In a previous post, I wrote about having an anxiety attack several months after my chemotherapy treatments. Since then I have heard from several cancer survivor’s who have also experienced, not just anxiety but major anxiety and panic attacks.
Surviving cancer is difficult. An anxiety attack makes it even more difficult. And; it decreases our overall health and well-being. It can actually change and modify the way a person lives
After my battle with cancer I just wanted a normal life again. When the anxiety attacks occurred, I knew I wasn’t thinking or reacting to life situations normally. The reason for this is that the chemicals in the body tip their balance making the effects of anxiety even more severe.
I actually felt physical pain and experienced irrational fear. This is not what I wanted after beating cancer. It was terrible. My social life, my relationships with friends and relatives suffered. I actually thought my cancer free life wasn’t worth the fight and was really worthless, I became depressed.
I knew I had to doe something. And something I did. I researched everything I could. I wanted my pre-cancer life back.
I read about several types of medication and rejected them. I am not saying you should not take any medication for your anxiety if you and your doctor think doing so would be best for you. Personally I don’t like taking medication for any thing.
Although I never tried any relaxation techniques I decided I would give that a try. I learned that relaxation techniques are proven effective methods in dealing with anxiety attacks.
Through relaxation techniques such as breathing techniques, the mind will be able to control the body. Relaxation techniques can be used during an anxiety attack to slow down the heartbeat, control breathing, and divert the mind away from the cause of anxiety attack. Although these methods require practice, once you learn the proper techniques, they are very effective. They are for me.
In my research for ways to deal with anxiety, I learned several other ways to help control the anxiety. I am a stubborn 70 year old and pretty set in my ways so I have not embraced all of the other things I have listed below as other ways to be free from anxiety. If you are not an obstinate, immovable and inflexible old foggy like me. You may find the following helpful to you.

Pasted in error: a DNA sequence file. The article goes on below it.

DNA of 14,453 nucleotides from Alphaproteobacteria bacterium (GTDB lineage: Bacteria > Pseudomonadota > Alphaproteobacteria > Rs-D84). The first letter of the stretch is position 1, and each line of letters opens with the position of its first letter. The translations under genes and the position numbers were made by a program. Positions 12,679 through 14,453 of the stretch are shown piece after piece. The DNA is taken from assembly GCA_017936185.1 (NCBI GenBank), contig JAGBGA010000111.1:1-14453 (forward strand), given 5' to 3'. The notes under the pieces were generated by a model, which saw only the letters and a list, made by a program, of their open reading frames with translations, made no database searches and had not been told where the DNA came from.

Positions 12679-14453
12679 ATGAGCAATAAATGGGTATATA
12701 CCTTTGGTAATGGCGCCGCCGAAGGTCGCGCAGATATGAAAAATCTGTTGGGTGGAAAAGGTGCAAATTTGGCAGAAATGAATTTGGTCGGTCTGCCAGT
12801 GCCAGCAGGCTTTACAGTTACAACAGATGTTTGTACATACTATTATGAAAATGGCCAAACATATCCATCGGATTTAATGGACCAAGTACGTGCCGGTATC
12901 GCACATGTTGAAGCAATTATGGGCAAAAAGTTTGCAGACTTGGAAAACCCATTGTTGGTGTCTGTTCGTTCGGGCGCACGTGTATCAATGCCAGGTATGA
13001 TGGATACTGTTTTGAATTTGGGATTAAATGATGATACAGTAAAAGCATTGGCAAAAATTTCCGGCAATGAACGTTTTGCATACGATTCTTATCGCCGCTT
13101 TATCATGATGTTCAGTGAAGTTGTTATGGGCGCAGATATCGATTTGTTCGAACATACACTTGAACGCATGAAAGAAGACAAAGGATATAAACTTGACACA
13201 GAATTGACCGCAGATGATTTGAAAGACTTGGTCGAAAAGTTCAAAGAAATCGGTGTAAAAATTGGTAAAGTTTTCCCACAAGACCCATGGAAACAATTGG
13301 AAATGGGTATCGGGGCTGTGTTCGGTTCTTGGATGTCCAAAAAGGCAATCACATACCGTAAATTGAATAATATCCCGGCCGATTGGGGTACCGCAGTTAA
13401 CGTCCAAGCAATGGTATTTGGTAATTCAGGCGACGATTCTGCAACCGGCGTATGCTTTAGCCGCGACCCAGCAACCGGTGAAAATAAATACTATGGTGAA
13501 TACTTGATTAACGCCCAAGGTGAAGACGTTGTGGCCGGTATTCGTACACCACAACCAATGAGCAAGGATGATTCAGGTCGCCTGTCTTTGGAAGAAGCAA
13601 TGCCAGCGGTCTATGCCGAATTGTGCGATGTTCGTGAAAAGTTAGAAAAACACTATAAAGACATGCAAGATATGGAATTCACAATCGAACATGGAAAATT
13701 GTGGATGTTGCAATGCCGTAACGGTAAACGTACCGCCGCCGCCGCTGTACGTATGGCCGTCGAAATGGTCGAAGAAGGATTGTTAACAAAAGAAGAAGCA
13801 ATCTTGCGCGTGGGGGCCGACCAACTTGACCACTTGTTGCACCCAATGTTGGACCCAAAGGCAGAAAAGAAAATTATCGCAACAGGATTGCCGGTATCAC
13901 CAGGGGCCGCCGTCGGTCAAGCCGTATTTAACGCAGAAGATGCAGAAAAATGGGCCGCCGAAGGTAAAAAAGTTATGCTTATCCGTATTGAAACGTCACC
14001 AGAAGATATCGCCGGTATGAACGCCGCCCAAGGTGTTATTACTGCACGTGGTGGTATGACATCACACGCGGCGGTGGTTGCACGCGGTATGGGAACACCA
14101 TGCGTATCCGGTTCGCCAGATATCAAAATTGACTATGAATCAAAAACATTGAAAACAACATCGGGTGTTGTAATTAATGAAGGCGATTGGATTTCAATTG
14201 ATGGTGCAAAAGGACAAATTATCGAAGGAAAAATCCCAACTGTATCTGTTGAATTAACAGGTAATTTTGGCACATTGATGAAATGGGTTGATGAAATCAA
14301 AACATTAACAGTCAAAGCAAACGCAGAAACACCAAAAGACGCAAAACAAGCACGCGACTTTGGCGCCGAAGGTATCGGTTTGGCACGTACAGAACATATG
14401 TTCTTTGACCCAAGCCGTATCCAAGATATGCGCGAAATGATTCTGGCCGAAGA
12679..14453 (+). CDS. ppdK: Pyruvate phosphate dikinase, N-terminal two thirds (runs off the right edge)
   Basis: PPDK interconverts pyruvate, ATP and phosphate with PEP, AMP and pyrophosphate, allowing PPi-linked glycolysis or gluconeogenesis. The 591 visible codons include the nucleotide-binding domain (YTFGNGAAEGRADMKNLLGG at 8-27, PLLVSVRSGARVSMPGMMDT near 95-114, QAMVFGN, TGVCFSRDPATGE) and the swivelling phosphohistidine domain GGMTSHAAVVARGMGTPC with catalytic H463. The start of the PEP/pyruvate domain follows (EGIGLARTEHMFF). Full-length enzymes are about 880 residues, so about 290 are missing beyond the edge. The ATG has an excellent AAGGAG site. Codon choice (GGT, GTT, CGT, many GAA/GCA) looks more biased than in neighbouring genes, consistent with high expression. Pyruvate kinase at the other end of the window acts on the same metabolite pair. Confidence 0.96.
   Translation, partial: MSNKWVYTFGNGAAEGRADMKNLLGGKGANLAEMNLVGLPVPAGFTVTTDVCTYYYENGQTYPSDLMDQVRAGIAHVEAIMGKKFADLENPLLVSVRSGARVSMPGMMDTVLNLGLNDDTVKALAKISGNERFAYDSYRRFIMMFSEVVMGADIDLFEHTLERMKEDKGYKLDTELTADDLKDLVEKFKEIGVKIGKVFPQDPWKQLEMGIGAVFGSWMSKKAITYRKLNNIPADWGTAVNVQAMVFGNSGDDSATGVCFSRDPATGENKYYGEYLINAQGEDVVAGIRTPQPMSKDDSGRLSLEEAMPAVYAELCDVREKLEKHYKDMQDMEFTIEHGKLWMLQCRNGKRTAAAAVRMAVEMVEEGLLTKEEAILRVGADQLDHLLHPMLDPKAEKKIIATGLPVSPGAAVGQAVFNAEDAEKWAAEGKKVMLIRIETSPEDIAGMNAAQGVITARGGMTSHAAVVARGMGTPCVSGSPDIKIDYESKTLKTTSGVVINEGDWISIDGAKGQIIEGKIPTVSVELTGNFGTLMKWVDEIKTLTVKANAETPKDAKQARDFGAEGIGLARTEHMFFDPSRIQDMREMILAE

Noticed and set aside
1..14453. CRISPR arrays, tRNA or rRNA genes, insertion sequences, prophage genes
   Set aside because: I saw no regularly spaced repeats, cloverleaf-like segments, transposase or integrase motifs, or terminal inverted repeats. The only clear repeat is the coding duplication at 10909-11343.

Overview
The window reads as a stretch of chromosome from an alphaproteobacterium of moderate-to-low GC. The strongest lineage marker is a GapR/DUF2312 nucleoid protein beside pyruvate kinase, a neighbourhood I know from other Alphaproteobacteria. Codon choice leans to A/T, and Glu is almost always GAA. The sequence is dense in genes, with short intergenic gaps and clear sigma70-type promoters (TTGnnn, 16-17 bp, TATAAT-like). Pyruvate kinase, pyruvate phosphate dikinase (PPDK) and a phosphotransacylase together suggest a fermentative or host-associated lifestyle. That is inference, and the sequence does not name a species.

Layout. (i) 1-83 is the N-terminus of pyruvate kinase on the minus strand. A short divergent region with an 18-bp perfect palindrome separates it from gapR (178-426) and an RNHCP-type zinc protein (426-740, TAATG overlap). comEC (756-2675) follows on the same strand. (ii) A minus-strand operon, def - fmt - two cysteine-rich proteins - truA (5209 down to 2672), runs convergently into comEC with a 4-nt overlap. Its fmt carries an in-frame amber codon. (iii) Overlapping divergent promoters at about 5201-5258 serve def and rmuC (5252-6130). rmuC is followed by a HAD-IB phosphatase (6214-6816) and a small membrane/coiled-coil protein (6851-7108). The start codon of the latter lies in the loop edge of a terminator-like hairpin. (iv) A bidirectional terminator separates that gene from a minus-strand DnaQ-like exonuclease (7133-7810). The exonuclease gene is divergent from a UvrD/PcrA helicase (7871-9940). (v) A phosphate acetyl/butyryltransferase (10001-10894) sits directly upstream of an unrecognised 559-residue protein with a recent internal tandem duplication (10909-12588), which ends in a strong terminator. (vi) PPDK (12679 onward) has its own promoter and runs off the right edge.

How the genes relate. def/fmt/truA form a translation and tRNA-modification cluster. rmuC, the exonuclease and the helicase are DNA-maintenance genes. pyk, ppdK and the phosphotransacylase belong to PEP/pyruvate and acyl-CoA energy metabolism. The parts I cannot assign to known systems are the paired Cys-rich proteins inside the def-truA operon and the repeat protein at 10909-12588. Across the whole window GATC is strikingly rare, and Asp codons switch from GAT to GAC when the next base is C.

Diet – The food we eat plays a very large role in our overall health, including our mental health. A well-balanced diet and healthy eating promotes a healthy brain and a healthy body. It is advised to choose natural or organic foods rather than processed foods or those with preservatives and chemicals. [I know and believe that; I just don’t practice it] I don’t recommend you following me in my intractable stubbornness.
Exercise – Aside from diet, another important factor that helps promote a healthy well-being is exercise. Studies suggest that as little as 30 minutes of exercise, 3 to 5 times a week can have great effects to the body as well as the mind. I have implemented this in my routine. [A nice round of applause would be appreciated]
Herbal treatments – St. John Wort, Hyperforin, 5HTP (5-hydroxytryptophan), Melissa officinalis, Ginkgo Biloba, passionflower, valerian, scullcap, California poppy, hops and lavender are used as an alternative to prescription drugs to treat anxiety. Natural herbs can be made as tea, but some of these are already available over-the-counter as powder, liquid, capsule, oil, tincture, tablets and tea. [I’m not too stubborn. I am drinking some herbal tea albeit not daily. [Opps, there goes my applause]
I am adhering to the following two things I learned in my research:
Pray – If you believe in the power of prayer, pray. Many studies show that prayer is an effective way to relieve stress and anxiety as prayers have a soothing and calming effect both on the body and on the mind.
Laugh – Laughter still holds the title as the best medicine. This is because when you laugh, your body releases endorphins or “happy chemicals” that help you to feel good and happier.
If you are a cancer patient, survivor or a caregiver and you are experiencing anxiety, please, identify where the anxiety is coming from – Sometimes, anxiety attacks happen for no apparent reason. That’s the way it was for me. But that doesn’t mean that there is really no reason. After all something cannot happen out of nothing. Thus, if you experience an episode of anxiety attack, there must be a trigger (it might be directly linked to the attack or it might come from something else, totally apart from the event).
Once you identify the cause of the attack (which is as important as recognizing that you are having one), it is easy deal with it directly and process your condition using the natural ways mentioned above or through medication and therapy.
Not dealing with anxiety can lead to other illnesses, depression and even suicide. Please dot not ignore it.
Leave me a comment. I would love to hear from you. I’m sure other visiting this blog would like reading your experiences as well. Thanks.